Their contributions to mathematics, astronomy, and medicine entered and shaped Greek natural philosophy of classical antiquity, whereby formal attempts were made to provide explanations of events in the physical world based on natural causes.
After the fall of the Western Roman Empire, knowledge of Greek conceptions of the world deteriorated in Western Europe during the early centuries of the Middle Ages but was preserved in the Muslim world during the Islamic Golden Age.
The recovery and assimilation of Greek works and Islamic inquiries into Western Europe from the 10th to 13th century revived "natural philosophy", which was later transformed by the Scientific Revolution that began in the 16th century as new ideas and discoveries departed from previous Greek conceptions and traditions.
The scientific method soon played a greater role in knowledge creation and it was not until the 19th century that many of the institutional and professional features of science began to take shape; along with the changing of "natural philosophy" to "natural science."Modern science is typically divided into three major branches that consist of the natural sciences , which study nature in the broadest sense; the social sciences , which study individuals and societies; and the formal sciences , which study abstract concepts.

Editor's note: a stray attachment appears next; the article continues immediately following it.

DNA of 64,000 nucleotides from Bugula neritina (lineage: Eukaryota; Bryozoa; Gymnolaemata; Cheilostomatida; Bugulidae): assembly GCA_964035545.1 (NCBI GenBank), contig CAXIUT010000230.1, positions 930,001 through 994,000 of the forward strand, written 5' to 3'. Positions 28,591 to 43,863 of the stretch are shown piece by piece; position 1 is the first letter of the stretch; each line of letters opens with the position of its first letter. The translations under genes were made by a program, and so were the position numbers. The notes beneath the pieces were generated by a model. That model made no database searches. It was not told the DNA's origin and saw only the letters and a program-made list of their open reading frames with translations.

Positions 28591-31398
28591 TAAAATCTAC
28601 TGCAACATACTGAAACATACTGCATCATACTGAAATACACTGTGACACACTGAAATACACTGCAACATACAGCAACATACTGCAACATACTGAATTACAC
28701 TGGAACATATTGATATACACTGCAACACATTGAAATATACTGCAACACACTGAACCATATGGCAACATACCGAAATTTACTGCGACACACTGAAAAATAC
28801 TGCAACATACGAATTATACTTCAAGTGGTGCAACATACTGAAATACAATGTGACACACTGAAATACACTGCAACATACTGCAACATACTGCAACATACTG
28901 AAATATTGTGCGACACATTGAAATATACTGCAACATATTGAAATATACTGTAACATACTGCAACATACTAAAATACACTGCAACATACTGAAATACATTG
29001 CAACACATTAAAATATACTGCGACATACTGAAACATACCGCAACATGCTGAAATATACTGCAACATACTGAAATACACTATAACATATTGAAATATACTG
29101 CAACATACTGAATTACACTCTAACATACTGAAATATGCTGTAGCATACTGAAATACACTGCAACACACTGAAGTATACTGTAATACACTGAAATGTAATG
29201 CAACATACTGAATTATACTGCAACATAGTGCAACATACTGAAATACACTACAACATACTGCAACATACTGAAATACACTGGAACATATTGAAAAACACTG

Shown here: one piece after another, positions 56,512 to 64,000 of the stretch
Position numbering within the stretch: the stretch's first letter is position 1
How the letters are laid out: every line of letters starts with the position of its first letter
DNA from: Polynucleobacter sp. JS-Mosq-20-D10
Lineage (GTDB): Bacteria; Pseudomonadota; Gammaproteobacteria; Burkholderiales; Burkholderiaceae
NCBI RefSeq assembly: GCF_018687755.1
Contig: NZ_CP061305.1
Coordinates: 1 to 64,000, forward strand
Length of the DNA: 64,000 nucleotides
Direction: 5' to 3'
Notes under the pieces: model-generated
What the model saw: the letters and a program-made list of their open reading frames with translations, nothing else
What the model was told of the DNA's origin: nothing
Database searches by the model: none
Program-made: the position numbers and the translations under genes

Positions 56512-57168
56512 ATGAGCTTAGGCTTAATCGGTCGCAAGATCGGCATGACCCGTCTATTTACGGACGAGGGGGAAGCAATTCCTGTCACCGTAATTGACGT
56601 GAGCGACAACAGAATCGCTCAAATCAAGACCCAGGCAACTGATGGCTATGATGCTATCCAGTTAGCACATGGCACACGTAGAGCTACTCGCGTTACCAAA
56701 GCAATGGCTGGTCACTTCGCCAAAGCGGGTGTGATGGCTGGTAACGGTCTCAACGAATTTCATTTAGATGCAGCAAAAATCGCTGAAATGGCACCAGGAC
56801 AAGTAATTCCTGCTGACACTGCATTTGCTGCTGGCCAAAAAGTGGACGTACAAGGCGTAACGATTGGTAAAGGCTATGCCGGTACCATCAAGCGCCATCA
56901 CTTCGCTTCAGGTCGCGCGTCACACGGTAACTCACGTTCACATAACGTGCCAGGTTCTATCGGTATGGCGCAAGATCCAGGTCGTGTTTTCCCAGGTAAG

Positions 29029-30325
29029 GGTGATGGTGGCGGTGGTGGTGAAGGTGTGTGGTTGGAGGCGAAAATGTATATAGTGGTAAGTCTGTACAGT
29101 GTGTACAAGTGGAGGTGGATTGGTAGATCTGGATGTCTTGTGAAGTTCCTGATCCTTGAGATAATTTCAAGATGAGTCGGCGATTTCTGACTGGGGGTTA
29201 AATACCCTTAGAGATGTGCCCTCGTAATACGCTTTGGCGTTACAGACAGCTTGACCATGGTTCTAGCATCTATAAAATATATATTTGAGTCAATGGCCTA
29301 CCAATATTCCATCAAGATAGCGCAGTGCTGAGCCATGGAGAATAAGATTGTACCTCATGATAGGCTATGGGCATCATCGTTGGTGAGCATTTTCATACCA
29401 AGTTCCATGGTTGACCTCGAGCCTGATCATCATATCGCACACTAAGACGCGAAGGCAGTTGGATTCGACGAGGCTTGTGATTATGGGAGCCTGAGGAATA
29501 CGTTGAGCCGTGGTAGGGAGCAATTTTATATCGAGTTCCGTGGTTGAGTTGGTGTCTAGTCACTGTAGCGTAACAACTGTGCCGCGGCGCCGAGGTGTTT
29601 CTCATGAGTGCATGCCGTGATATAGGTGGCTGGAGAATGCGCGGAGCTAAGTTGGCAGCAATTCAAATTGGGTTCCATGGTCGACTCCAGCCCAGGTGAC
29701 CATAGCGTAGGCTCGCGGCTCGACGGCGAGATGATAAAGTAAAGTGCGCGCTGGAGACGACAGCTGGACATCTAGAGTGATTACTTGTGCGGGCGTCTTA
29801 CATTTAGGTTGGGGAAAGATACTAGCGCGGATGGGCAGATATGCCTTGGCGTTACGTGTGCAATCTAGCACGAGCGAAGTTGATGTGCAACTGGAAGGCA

There is disagreement, however, on whether the formal sciences actually constitute a science as they do not rely on empirical evidence.
Disciplines that use existing scientific knowledge for practical purposes, such as engineering and medicine, are described as applied sciences.Science is based on research, which is commonly conducted in academic and research institutions as well as in government agencies and companies.
The practical impact of scientific research has led to the emergence of science policies that seek to influence the scientific enterprise by prioritizing the development of commercial products, armaments, health care, and environmental protection.Read more